WASHINGTON, August 8, 2014 – An NBC / WSJ / Marist poll conducted a few days ago asked registered voters which party they would prefer to see holding a majority in the House and the Senate. A slight majority responded that they would favor Republicans over Democrats – 43 percent to 41 percent, with 16 percent not sure either way.
The 16 percent will be the bitterly fought over ‘swing’ vote – but in reality, most of the 16 percent will not show up to vote, since 100 percent voting turnout is unheard of in any event.
To add to the intrigue, a plurality of the respondents were Democrats, which means at face value at least, that a percentage of Democrats will cross over and vote for GOP candidates.
The Democrats are losing their own voters over illegal immigration. Although a trend seems to be developing, there is always the possibility that the GOP can find a way to snatch defeat from the jaws of victory.
The poll itself is less thought provoking than the assumptions and perspectives that form its basis. The important question is, what does a shifting preference towards the Republican party away from the Democrats mean?
It could be written off as a wholesale rejection of the standard bearer of the Democrat party, Barack Obama, but that would be an oversimplification. What do these registered voters reject about Democrats – and in a reversal of fortune, embrace about Republicans?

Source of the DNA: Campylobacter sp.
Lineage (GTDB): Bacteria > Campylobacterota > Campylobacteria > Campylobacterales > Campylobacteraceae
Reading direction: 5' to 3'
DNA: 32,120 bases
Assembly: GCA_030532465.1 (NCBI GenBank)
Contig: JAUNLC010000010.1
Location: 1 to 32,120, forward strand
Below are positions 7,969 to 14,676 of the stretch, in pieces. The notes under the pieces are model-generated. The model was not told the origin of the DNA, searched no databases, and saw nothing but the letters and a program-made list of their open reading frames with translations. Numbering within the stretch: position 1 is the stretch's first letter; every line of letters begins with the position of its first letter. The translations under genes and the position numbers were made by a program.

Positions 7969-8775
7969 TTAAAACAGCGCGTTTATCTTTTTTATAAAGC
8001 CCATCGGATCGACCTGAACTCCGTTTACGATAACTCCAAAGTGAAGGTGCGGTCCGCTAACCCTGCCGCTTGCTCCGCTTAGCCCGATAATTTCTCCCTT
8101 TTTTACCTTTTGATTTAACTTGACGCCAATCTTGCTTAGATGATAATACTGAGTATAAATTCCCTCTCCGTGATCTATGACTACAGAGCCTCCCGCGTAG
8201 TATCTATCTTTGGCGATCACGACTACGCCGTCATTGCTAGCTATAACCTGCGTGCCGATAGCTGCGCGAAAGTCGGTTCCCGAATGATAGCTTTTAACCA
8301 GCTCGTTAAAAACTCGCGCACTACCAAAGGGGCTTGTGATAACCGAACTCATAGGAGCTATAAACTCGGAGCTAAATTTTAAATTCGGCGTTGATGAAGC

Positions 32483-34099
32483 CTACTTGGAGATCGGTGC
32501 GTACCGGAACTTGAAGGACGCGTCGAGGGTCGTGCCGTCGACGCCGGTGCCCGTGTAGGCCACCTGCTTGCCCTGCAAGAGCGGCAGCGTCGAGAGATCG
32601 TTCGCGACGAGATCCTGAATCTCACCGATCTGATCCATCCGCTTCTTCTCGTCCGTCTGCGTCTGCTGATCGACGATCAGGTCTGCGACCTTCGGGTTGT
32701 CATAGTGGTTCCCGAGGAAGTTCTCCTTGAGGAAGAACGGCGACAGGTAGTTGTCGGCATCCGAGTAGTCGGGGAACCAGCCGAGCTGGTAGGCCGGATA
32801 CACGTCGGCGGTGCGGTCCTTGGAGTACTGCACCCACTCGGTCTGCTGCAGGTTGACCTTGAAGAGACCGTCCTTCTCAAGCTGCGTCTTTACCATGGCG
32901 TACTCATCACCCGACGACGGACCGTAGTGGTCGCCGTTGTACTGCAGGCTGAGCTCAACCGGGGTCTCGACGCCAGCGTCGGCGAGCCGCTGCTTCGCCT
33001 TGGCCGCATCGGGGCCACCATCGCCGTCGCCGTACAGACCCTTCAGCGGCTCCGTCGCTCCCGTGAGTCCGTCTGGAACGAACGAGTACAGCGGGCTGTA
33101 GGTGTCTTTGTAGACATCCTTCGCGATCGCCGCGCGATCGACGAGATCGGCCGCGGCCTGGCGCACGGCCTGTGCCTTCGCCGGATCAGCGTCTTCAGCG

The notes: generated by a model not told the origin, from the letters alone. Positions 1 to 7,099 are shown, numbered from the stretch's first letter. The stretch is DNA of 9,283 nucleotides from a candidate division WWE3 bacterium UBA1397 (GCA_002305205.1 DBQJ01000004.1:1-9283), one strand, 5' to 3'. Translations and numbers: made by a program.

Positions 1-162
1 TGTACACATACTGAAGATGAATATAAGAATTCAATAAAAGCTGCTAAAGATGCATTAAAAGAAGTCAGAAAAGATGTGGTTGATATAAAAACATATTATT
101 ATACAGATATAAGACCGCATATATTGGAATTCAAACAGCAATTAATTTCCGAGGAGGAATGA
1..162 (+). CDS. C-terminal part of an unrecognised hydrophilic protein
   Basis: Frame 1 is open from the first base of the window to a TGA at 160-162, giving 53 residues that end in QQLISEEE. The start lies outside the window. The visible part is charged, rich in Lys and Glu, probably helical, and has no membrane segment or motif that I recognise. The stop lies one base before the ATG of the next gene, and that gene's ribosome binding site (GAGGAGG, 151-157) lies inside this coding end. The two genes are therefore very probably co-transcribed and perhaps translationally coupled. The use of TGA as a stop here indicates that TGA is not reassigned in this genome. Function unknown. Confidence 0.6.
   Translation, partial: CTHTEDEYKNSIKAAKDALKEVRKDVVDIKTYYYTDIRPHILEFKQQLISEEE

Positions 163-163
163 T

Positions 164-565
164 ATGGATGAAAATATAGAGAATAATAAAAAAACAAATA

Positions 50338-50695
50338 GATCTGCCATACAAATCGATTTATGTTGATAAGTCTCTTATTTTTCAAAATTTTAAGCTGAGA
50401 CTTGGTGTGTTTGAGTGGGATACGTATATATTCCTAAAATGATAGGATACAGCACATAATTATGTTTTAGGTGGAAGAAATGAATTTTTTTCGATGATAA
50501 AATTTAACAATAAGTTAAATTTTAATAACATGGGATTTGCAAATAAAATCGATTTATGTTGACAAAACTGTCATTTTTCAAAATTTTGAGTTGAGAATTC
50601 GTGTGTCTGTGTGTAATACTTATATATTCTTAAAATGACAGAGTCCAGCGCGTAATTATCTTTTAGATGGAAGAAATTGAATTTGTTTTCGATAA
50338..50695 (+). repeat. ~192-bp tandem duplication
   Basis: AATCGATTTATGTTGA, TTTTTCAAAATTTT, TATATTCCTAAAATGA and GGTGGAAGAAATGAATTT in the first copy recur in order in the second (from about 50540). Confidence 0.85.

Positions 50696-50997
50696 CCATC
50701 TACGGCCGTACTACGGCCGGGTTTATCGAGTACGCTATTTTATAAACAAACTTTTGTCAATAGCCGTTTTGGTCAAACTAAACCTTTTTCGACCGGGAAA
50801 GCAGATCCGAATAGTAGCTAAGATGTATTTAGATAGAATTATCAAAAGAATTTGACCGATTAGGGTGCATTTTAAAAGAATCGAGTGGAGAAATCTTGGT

A clue exists in how each party promotes and maintains its ‘brand’.
What do voters think the brand of Democrats is? They likely form their impression of Democrats based on what the Democrats say about themselves. Standard themes of the party’s national platform include such perennials as abortion rights, ‘access’ to health care (translated as a government guaranteed benefit), multi-culturalism and diversity, open borders, promotion of labor unionism, climate change, a larger role of the federal government in education and the inherent role of government at all levels as the manager of problem solving in society.
None of these are exclusive interpretations of the Democratic party. You won’t find a single Democrat that disavows any of it. The cherry on top of everything is the claim that Democrats are the “party of the little guy”, aka, the working man and the Middle Class.
If voters are moving away from ostensible Democratic ‘values’, there must be a number of particulars in the above litany that the electorate is souring on. Obvious among them are open borders.